What is the Emerging Sources Citation Index? | ESCI | Editor Resources

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Emerging Sources Citation Index

An introduction to the ESCI for journal editors

What is the Emerging Sources Citation Index?

The Emerging Sources Citation Index (ESCI) was launched in late 2015 by Thomson Reuters as a new database in Web of Science. Around 3,000 journals were selected for coverage at launch, spanning the full range of subject areas. Since 2017 the index has been produced by Clarivate Analytics.

The Emerging Sources Citation Index aims to extend the scope of publications in the Web of Science to include high-quality, peer reviewed publications. It ensures important research is visible in the Web of Science Core Collection even if it is not yet internationally recognized.

What are the requirements for indexing?

The selection process is the first step in applying to other Web of Science indexes. These include the Science Citation Index (SCI), Social Science Citation Index (SSCI), and Arts and Humanities Citation Index (AHCI).

Journals accepted for coverage must meet the following criteria:

  • Peer reviewed
  • Follows ethical publishing practices
  • Meets technical requirements
  • Has English language bibliographic information
  • Recommended or requested by a scholarly audience of Web of Science users

All journals submitted to the core Web of Science databases will be evaluated. If they’re successful they will be indexed in the ESCI while undergoing more in-depth editorial review.

Timing for evaluation follows Clarivate Analytics’ priorities for expanding database coverage, rather than the date that journals were submitted for evaluation. If a journal is accepted from the ESCI to another database it will no longer be covered in the ESCI. Journals which are indexed can opt out of consideration for further evaluation if they need to improve their citation profile.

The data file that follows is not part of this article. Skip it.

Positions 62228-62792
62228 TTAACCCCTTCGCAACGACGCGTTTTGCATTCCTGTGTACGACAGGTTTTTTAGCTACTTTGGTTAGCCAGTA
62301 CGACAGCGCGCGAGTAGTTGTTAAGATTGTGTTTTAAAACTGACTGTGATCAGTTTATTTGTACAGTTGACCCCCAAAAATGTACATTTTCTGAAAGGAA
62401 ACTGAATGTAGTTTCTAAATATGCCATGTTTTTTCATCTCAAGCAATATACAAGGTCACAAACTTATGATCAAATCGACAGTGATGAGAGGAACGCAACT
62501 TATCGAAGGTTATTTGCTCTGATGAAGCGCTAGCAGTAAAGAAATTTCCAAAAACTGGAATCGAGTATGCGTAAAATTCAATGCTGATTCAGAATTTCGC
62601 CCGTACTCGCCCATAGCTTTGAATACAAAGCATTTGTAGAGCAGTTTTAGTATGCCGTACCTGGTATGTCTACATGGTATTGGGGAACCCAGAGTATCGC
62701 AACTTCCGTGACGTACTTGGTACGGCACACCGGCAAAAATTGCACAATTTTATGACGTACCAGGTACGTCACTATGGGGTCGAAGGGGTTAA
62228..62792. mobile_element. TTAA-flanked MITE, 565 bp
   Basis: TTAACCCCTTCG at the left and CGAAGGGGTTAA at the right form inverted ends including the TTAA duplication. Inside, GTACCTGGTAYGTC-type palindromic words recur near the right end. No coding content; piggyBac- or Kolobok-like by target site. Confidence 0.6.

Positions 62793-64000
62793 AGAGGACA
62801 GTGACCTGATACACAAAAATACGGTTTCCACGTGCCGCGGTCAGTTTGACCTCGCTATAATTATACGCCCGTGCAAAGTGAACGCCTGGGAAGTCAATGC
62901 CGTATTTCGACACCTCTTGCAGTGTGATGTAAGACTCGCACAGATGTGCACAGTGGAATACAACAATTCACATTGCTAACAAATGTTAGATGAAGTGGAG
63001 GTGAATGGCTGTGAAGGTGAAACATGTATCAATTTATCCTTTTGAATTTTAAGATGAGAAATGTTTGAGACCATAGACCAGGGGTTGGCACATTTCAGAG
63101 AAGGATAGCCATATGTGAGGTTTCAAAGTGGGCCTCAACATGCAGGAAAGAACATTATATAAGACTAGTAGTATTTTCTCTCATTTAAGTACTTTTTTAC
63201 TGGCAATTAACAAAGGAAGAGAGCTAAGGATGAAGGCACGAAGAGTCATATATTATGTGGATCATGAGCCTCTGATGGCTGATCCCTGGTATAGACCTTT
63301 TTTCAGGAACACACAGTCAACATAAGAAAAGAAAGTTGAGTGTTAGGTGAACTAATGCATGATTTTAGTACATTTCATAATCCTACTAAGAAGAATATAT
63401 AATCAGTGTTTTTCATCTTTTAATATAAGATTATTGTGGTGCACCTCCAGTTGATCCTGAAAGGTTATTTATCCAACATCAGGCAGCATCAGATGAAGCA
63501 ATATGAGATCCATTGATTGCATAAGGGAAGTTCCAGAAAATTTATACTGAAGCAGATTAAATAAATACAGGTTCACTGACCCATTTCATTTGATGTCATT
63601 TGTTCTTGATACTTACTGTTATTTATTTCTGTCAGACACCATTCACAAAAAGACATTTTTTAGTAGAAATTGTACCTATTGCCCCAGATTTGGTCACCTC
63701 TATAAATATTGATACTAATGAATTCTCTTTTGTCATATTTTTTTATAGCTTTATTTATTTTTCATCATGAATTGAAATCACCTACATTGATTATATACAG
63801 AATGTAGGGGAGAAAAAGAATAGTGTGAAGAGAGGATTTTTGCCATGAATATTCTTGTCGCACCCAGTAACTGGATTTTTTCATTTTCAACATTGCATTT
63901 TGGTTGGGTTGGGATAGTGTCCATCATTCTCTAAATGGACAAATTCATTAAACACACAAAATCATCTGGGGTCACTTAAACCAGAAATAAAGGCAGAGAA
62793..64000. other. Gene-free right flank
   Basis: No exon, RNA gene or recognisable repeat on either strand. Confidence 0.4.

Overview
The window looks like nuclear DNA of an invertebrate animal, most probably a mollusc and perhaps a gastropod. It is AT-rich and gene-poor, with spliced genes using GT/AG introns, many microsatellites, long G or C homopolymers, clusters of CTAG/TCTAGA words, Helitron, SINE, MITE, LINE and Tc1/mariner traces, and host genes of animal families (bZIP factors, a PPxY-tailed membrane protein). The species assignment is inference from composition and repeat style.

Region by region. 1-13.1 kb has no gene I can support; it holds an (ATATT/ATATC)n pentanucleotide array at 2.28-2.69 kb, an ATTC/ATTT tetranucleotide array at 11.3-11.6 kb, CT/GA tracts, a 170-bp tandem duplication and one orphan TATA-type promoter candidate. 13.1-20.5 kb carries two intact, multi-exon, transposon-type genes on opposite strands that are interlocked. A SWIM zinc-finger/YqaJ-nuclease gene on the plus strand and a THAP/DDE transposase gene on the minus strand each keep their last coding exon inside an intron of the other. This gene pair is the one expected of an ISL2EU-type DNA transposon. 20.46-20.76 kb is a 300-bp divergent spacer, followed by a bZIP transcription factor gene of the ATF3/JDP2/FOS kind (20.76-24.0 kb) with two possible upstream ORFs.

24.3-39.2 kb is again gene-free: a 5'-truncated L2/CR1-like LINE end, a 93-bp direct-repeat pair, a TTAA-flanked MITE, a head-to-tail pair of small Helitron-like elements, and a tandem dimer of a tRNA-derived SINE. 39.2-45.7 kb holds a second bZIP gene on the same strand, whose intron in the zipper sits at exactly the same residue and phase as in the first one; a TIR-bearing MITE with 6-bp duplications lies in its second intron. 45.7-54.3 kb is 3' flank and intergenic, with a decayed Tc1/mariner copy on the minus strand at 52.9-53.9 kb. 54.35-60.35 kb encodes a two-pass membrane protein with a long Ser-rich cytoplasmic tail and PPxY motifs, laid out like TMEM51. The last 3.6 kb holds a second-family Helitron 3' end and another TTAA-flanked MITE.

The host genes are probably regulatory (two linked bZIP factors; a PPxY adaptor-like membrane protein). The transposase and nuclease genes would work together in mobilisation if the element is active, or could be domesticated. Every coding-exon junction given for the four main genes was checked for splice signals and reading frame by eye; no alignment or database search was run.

Journals can also move from the flagship indexes to the ESCI if they no longer meet the conditions of the flagship index.

Web of Science

Journals indexed in the ESCI will not receive Impact Factors. However, citations from the ESCI will be included in the citation counts for Journal Citation Reports. As such, citations from the ESCI will contribute to the Impact Factors of other journals.

If your journal is indexed in the ESCI it will be discoverable on Web of Science with full citation counts, author information and other enrichment.

Articles in ESCI indexed journals will be included in an author’s h-index calculation. They will also be in analysis conducted on Web of Science data or related products, such as InCites. Taylor & Francis can also use this data to provide you with a more detailed understanding of your journal’s citation performance. Find out more about citations and other research metrics in our post, Understanding Research Metrics.

What are the benefits?

Indexing will improve the visibility of a journal, provides a mark of quality and is good for authors.

We have already seen institutions and funders suggesting publication in an indexed journal, similar to what already takes places with other Web of Science databases.

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